As a consequence, the overall dynamic of their life mode is different from an animal with bilateral symmetry. No face, no "front" or "back". Thus, the way food moves through the body is different depending on where the mouth is located and consequently, where the anus is located!!
Since each living class of echinoderms has a fairly unique shape and body morphology, each group has a bunch of unusual specializations that function to facilitate the expulsion of poop!
To be honest, not every member of each class below has what is shown below. These are unusually prominent examples..but it still begs the question "What is it used for?" How many other animals have so many unusual anal adpations??
5. Crinoids: Anal Chimneys & Pyramids
So, crinoids are suspension feeders. They almost kind of resemble plants. Most living ones are known as "feather stars" and are basically cups with arms for filtering water. But earlier forms of crinoids are known as "stalked crinoids" which have a stalk. I had a gallery of the older Paleozoic ones here a few weeks ago..
Here's a living one from the recent Okeanos Expedition to the Marianas region to give you an idea of what they look like..
So, the mouth in stalked crinoids is inside that cup at the base of where all those arms converge. The anus for these animals is ALSO in the cup. So, there's likely a strategy/adaptation for these animals to push the poop/excreta OUT of the anus, such at it does not end up getting "re-eaten" by the mouth...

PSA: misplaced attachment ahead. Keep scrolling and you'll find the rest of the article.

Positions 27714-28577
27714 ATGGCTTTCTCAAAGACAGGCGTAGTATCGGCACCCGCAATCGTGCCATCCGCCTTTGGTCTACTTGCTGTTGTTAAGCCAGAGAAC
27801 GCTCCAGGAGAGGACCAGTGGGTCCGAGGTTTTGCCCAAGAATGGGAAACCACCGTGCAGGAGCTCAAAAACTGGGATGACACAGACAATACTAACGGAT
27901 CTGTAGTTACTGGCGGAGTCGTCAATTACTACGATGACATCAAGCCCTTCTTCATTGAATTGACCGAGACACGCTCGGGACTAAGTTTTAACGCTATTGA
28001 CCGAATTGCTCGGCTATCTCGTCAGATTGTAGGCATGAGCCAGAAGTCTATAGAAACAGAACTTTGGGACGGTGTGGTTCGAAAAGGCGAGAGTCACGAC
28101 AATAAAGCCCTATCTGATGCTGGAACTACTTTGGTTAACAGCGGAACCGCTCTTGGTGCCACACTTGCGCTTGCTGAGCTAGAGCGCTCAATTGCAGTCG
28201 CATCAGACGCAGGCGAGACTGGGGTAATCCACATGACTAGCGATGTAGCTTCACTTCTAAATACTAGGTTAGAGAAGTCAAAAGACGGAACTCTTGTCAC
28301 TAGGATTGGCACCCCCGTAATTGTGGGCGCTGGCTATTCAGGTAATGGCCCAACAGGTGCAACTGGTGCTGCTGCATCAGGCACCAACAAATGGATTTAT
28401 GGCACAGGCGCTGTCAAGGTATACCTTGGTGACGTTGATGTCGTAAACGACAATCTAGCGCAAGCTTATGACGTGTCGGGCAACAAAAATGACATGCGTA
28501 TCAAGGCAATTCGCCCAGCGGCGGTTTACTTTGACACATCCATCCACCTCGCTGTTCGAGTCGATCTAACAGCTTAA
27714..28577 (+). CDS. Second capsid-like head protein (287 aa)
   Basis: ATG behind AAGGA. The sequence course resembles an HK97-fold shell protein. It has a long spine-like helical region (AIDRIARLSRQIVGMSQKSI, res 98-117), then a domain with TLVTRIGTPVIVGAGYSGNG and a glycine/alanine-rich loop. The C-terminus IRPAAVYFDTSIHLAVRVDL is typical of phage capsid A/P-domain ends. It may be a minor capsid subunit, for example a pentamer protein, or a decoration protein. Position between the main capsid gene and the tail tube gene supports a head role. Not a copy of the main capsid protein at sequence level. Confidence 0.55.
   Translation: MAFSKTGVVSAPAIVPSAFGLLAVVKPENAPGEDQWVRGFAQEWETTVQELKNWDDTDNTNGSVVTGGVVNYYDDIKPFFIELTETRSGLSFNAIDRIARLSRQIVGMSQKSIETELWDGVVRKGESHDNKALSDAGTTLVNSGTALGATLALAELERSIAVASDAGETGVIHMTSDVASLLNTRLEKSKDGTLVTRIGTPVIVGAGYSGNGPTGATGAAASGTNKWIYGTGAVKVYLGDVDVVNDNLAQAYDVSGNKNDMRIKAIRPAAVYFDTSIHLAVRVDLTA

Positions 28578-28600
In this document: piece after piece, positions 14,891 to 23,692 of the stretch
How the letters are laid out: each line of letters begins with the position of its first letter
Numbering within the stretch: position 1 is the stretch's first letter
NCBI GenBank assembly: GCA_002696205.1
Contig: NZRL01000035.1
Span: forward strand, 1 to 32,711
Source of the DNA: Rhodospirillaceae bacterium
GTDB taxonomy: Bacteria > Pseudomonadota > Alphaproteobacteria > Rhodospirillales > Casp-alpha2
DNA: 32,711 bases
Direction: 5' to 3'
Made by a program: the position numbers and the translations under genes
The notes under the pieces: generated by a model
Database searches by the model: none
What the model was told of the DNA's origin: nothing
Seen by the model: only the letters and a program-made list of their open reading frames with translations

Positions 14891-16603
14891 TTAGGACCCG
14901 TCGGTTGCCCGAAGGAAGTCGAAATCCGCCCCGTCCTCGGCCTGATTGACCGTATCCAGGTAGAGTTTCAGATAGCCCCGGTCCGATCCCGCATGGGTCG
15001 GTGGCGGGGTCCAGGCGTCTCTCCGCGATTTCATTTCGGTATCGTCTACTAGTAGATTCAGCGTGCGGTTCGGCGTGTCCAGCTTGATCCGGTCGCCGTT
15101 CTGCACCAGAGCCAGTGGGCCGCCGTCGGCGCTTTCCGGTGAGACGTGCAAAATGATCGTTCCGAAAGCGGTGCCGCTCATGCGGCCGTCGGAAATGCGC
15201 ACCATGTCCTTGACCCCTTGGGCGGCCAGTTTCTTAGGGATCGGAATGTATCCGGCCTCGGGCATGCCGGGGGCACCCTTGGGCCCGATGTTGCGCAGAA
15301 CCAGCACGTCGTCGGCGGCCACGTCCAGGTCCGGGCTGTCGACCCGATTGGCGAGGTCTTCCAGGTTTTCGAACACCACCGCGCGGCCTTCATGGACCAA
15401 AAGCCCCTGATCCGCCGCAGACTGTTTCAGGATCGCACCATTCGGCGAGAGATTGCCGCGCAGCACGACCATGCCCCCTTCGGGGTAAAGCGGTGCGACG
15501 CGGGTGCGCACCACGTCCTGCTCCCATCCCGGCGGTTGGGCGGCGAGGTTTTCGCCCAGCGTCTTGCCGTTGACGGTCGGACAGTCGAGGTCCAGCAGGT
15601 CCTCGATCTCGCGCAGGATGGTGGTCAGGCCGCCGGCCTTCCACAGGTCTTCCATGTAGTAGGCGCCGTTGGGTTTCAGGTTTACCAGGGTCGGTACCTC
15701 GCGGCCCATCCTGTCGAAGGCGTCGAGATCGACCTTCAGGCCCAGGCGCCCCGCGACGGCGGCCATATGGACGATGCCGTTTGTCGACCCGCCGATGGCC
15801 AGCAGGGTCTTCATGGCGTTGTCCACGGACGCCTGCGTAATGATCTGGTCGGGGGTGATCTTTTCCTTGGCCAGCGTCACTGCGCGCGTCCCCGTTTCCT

According to Fossil Crinoids by Hess et al. there were several fossil (Paleozoic) forms which had fairly straightforward strategies for dealing with ensuring that poop was discharged FAR from the mouth..
For example, here is the Mississippian Uperocrinus nashvillae with an explanatory diagram from Fig. 37 of Hess et al's book. Basically that huge pointed structure on top? That's called the anal tube (or sometimes in other animals.. an anal pyramid or even an anal chimney!)
These extended structures serve to project the anus (and the excreted poop) well AWAY from the mouth (the feeding arms would come off right at that wide "ledge" around the center of the specimen..
The tube allowed waste products to be whisked away far from the mouth of the crinoid, which was at the base of the arms. Some researchers suggest that the long tube served another function as well: it may have helped stabilize and direct the filter-feeding fan of outstretched arms in a stiff current, something like the tail of an airplane or a panel on a weather vane.
One last weird crinoid is this one: Bicidiocrinus wetherbyi
Another Mississippian (i.e Paleozoic) stalked crinoid.. and this is kinda weird. So, there's the cup and the arms and that cone is the anal cone (=tube, pyramid, chimney, etc.) BUT it also has this weird additional protective "spiniferous canopy" around it!!
The diagram on the right shows this fully "reconstructed"..
One LAST MINUTE ADDITION: David Clark (@clarkeocrinus) provides this ASTONISHING Proteriocrinus with a very considerable anal chimney!! which looks to extend nearly the length of the cup and arms!
@echinoblog A Poteriocrinus from the Dev Arkona Fm in Ont of the John & Mike Topor collection. Quite a chimney! pic.twitter.com/gHG76PiLR5— David Clark (@Clarkeocrinus) April 26, 2016